Awesome video Chris. I think you need to do a seminar in the East Tennessee area sometime soon :wink: I thought Booyeah was going to take that guys head off! We need some more Rumble videos. He is absolutely amazing.
 

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Great video, I don't understand the drama on this thread. Working dogs,(bite work ) and such don't cause BSL's Stupid people do. I trust a fully trained dog much easier than one that isn't. I've been around gaurd dogs almost all my life, even when I was little, Well trained dogs are prodictable, unlike untrained ones. just my 2 cent.
 

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Re: Replacing fear!

Roxy said:
Chris Fraize said:
Fraize writes: (I am not trying to be an ass here it is just the impression you give in your posts.)

Safe training,
Chris Fraize
You sounded a complete ass :)

We don't have the BSL here in the UK, nor do we have pit bulls. Too many ppl back in 1980 trained their pits to be agressive and got them banned :(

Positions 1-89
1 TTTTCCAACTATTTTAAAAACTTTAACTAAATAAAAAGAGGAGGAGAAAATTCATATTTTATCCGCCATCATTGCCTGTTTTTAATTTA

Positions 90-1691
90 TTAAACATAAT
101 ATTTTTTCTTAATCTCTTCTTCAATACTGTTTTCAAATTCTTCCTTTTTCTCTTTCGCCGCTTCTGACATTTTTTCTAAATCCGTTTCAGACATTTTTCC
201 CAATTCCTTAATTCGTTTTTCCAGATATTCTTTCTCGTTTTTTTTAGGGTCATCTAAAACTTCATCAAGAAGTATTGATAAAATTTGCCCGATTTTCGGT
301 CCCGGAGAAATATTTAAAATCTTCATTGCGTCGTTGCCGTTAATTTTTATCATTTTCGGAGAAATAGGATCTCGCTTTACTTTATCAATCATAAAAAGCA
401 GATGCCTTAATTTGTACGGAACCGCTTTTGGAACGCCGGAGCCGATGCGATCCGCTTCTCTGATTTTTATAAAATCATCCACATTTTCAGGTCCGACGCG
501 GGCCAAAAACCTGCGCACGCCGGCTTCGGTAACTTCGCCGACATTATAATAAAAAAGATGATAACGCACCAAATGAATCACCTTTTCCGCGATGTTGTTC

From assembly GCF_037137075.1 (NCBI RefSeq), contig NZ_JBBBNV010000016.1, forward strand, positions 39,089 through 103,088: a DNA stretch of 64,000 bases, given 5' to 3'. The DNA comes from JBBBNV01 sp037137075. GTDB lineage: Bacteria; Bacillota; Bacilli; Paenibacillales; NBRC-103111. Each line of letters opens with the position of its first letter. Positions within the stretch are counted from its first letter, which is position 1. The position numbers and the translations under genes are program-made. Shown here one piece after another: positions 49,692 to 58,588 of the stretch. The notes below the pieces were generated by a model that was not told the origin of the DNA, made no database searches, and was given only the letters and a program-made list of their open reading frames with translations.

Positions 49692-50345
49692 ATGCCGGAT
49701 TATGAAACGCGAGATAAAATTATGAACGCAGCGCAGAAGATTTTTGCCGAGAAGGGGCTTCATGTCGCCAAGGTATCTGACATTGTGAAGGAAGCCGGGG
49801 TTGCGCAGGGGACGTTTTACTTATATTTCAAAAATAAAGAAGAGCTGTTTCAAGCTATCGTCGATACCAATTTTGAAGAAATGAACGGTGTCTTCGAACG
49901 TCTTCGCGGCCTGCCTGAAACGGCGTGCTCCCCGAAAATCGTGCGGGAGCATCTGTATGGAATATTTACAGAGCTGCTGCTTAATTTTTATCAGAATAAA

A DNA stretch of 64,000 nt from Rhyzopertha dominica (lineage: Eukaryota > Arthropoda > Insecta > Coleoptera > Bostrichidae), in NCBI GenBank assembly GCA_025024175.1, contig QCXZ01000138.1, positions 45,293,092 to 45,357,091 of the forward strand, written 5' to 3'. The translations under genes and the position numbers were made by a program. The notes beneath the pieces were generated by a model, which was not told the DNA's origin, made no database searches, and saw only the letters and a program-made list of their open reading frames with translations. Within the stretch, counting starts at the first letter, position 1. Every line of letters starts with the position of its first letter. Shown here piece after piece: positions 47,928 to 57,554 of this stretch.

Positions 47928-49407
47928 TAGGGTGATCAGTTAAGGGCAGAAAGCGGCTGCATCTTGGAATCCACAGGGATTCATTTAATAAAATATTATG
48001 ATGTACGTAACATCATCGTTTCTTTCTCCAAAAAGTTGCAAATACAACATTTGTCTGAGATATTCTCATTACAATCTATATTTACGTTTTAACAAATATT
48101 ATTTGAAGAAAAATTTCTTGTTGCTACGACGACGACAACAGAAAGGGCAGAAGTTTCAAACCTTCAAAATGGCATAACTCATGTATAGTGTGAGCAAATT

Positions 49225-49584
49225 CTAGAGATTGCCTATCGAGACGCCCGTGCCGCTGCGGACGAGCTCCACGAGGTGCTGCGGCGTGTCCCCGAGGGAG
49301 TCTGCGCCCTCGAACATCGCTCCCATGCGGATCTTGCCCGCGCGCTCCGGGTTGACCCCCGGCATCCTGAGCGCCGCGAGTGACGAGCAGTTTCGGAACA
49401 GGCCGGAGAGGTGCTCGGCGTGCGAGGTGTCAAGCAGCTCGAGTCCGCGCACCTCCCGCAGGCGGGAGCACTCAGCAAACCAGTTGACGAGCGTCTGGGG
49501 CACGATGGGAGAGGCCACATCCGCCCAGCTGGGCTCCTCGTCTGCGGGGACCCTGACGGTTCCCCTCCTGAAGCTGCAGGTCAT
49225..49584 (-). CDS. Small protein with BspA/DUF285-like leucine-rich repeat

We do however have DDA, and protection sports is banned for the average Joe Blogg.

Your reply was very nicely laid out and must have took some time, I appreciate that.
No pittbulls in UK?You must live in a tiny village in Devon mate :) I reckon theres probably more banned dogs in UK since the dangerous dogs act.All the act did was make the listed dogs more desirable to the undesirables imo.
 

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BSL stems from uneducated people that starve, beat, chain out and bully their dogs into being mean. Then the dog gets out and kills a kid because these people were encouraging prey drive with NO obedience. A PP dog is less likely to have an accidental bite than a non PP trained dog. The reason is that it takes structure and obedience for that dog to take the bite and out. They do not spontaneously bite.